Florida Man Taken To Jail Because Of Naughty Language On His Pickup Truck’s Back Window: ‘I Eat A**’

Wikimedia Commons(CC BY 2.0 Aaron Homer)

A Florida man was handcuffed and taken downtown over a naughty word on the back of his pickup truck, raising questions about the limits of free speech, The Lake City Reporter details.

Dillon Shane Webb, 23, was driving his truck on Sunday afternoon when a deputy noticed a sticker on the rear window of his truck. The sticker contained what the officer deemed an obscenity: “I Eat A**.”

The officer claimed that the sticker violates a Florida law that prohibits the distribution of obscene material. The officer, Dillon, and a passenger had a conversation about the appropriateness of the sticker, and Dillon held his ground, saying, “It’s just words.”

The deputy, however, didn’t see things that way, asking what a parent would say if one of their children saw it. He or she ordered Dillon to remove one of the letters from the sticker. He did not, and cited the First Amendment.

Unfortunately for Dillon, the deputy wasn’t having Dillon’s defense. The police officer placed Dillon under arrest and took him to a detention facility. Dillon was later released and given a notice to appear in court. He’s been charged with possession of obscene material, a first-degree misdemeanor, and resisting arrest without violence — also a first-degree misdemeanor.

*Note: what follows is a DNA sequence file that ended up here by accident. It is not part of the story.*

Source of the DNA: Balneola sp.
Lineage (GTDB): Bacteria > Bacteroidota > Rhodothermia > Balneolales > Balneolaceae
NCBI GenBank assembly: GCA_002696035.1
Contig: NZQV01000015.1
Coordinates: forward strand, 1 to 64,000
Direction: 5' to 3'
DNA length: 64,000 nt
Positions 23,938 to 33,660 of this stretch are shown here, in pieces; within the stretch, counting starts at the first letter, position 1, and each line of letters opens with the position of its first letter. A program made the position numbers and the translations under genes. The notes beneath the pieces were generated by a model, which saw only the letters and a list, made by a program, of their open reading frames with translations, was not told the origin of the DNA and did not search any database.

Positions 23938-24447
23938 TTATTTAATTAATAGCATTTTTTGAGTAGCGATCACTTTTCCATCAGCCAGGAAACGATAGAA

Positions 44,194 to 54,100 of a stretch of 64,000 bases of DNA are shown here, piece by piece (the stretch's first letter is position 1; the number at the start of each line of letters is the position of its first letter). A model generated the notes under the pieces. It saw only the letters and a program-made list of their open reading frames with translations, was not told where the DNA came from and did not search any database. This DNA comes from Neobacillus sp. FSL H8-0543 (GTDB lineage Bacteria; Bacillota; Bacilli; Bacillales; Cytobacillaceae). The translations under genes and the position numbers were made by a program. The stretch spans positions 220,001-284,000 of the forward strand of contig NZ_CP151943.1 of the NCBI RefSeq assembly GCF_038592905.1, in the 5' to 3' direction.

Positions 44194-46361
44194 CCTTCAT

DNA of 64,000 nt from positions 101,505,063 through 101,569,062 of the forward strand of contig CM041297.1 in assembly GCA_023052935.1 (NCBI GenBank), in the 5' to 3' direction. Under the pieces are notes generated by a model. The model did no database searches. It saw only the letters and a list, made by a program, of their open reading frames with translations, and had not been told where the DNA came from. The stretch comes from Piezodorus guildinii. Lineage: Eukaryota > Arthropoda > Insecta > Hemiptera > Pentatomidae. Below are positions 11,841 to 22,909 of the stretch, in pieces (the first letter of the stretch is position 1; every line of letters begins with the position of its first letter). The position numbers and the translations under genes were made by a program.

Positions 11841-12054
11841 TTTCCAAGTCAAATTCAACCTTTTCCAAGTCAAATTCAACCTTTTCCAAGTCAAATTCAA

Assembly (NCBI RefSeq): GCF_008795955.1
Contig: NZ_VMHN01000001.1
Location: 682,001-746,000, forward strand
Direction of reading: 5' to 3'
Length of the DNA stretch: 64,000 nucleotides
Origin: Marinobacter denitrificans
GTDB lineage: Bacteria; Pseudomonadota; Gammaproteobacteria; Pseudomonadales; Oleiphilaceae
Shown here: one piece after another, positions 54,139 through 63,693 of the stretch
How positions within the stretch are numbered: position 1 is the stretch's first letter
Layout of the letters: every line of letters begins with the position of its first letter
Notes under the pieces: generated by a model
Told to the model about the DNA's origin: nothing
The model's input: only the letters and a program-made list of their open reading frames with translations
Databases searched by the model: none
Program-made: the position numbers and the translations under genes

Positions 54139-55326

a sign representing the first amendment conceptually
Featured image credit: Nick YoungsonPicPedia(CC BY-SA 3.0 Aaron Homer)

What Does The Constitution Say About This Sort Of Thing?

The Supreme Court has ruled that the First Amendment’s protections of free speech don’t extend to obscenity. The problem is that the definition of “obscenity” is subjective, and depends largely on the audience.

Regardless, says the Freedom Forum Institute, several states have passed laws attempting to restrict bad language on bumper stickers — to varying degrees of success. What’s more, enforcement is rare, and as often as drivers are charged for such offenses, they usually win in court.

For example, in 1999, a Florida woman was cited for her sticker, “F**k you, you f**king f**k.” The charges were later dropped. And in a Georgia case, a man charged for having a bumper sticker that read “S**t Happens” was fined $100. He fought his case all the way to the Georgia Supreme Court, and won.

And in a more recent case, a Texas woman caught the attention of Sheriff Troy Nels for having the words “F**k Trump and f**k you for voting for him” on the back window of her truck, as Houston’s KHOU-TV reports. Nels ordered her to take it down; she responded by adding the words “F**k Troy Nels” to the window.